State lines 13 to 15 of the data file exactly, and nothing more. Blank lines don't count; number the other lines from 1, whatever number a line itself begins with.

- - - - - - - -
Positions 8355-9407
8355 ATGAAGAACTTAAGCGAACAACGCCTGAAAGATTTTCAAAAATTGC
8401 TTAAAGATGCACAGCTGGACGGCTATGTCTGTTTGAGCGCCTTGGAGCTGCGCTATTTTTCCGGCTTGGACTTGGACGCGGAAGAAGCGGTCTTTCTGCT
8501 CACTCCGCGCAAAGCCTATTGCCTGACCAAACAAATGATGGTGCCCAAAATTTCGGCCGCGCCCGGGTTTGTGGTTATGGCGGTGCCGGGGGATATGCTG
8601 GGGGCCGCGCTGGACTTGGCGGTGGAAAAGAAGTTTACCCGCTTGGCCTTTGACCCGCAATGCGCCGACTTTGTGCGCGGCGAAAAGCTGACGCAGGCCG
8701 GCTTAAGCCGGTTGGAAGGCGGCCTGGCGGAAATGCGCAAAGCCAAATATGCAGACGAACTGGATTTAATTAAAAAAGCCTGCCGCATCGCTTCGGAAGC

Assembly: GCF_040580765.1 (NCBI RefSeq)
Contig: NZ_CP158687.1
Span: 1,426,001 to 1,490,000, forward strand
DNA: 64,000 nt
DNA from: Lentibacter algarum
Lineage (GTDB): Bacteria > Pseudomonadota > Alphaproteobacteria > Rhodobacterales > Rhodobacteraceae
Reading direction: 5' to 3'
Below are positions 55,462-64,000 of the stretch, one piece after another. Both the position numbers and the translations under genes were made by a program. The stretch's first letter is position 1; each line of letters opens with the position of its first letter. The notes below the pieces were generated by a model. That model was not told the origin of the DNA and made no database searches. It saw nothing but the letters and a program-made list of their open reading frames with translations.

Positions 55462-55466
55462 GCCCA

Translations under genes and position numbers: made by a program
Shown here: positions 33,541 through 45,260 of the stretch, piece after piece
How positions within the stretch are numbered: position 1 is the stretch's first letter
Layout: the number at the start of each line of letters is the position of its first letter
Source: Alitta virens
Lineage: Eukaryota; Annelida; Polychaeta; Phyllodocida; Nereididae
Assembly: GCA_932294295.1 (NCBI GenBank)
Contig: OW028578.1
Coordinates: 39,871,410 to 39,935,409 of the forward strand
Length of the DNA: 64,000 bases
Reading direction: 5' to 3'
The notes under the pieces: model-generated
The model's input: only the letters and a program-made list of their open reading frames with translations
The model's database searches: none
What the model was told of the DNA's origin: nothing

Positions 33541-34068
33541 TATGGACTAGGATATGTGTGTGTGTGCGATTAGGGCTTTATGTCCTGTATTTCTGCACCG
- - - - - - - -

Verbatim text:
Reading direction: 5' to 3'
Below are positions 55,462-64,000 of the stretch, one piece after another. Both the position numbers and the translations under genes were made by a program. The stretch's first letter is position 1; each line of letters opens with the position of its first letter. The notes below the pieces were generated by a model. That model was not told the origin of the DNA and made no database searches. It saw nothing but the letters and a program-made list of their open reading frames with translations.

Positions 55462-55466